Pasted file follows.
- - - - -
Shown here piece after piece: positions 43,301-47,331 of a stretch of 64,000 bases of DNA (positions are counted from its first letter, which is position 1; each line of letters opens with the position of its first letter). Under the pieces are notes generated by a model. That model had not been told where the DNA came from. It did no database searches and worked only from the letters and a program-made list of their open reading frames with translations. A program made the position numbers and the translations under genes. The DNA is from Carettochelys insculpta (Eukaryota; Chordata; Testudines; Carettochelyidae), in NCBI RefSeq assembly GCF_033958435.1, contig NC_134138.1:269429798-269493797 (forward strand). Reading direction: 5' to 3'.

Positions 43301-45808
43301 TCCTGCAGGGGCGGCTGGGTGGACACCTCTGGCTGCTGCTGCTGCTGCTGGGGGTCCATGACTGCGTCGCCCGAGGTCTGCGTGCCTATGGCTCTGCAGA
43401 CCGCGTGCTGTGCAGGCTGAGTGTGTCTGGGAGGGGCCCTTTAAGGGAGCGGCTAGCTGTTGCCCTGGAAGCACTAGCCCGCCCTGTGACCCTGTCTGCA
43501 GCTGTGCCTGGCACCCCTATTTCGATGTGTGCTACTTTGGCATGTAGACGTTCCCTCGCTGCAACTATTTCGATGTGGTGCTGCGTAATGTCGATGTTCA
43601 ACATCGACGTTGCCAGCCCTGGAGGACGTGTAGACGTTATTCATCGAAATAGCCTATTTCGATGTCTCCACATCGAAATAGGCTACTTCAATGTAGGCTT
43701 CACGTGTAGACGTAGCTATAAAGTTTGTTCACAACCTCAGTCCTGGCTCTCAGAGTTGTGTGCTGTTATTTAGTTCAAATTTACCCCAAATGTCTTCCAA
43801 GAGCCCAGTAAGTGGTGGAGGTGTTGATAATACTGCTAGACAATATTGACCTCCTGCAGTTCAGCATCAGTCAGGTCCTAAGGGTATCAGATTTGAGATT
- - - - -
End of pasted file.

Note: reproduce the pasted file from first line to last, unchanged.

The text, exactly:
Shown here piece after piece: positions 43,301-47,331 of a stretch of 64,000 bases of DNA (positions are counted from its first letter, which is position 1; each line of letters opens with the position of its first letter). Under the pieces are notes generated by a model. That model had not been told where the DNA came from. It did no database searches and worked only from the letters and a program-made list of their open reading frames with translations. A program made the position numbers and the translations under genes. The DNA is from Carettochelys insculpta (Eukaryota; Chordata; Testudines; Carettochelyidae), in NCBI RefSeq assembly GCF_033958435.1, contig NC_134138.1:269429798-269493797 (forward strand). Reading direction: 5' to 3'.

Positions 43301-45808
43301 TCCTGCAGGGGCGGCTGGGTGGACACCTCTGGCTGCTGCTGCTGCTGCTGGGGGTCCATGACTGCGTCGCCCGAGGTCTGCGTGCCTATGGCTCTGCAGA
43401 CCGCGTGCTGTGCAGGCTGAGTGTGTCTGGGAGGGGCCCTTTAAGGGAGCGGCTAGCTGTTGCCCTGGAAGCACTAGCCCGCCCTGTGACCCTGTCTGCA
43501 GCTGTGCCTGGCACCCCTATTTCGATGTGTGCTACTTTGGCATGTAGACGTTCCCTCGCTGCAACTATTTCGATGTGGTGCTGCGTAATGTCGATGTTCA
43601 ACATCGACGTTGCCAGCCCTGGAGGACGTGTAGACGTTATTCATCGAAATAGCCTATTTCGATGTCTCCACATCGAAATAGGCTACTTCAATGTAGGCTT
43701 CACGTGTAGACGTAGCTATAAAGTTTGTTCACAACCTCAGTCCTGGCTCTCAGAGTTGTGTGCTGTTATTTAGTTCAAATTTACCCCAAATGTCTTCCAA
43801 GAGCCCAGTAAGTGGTGGAGGTGTTGATAATACTGCTAGACAATATTGACCTCCTGCAGTTCAGCATCAGTCAGGTCCTAAGGGTATCAGATTTGAGATT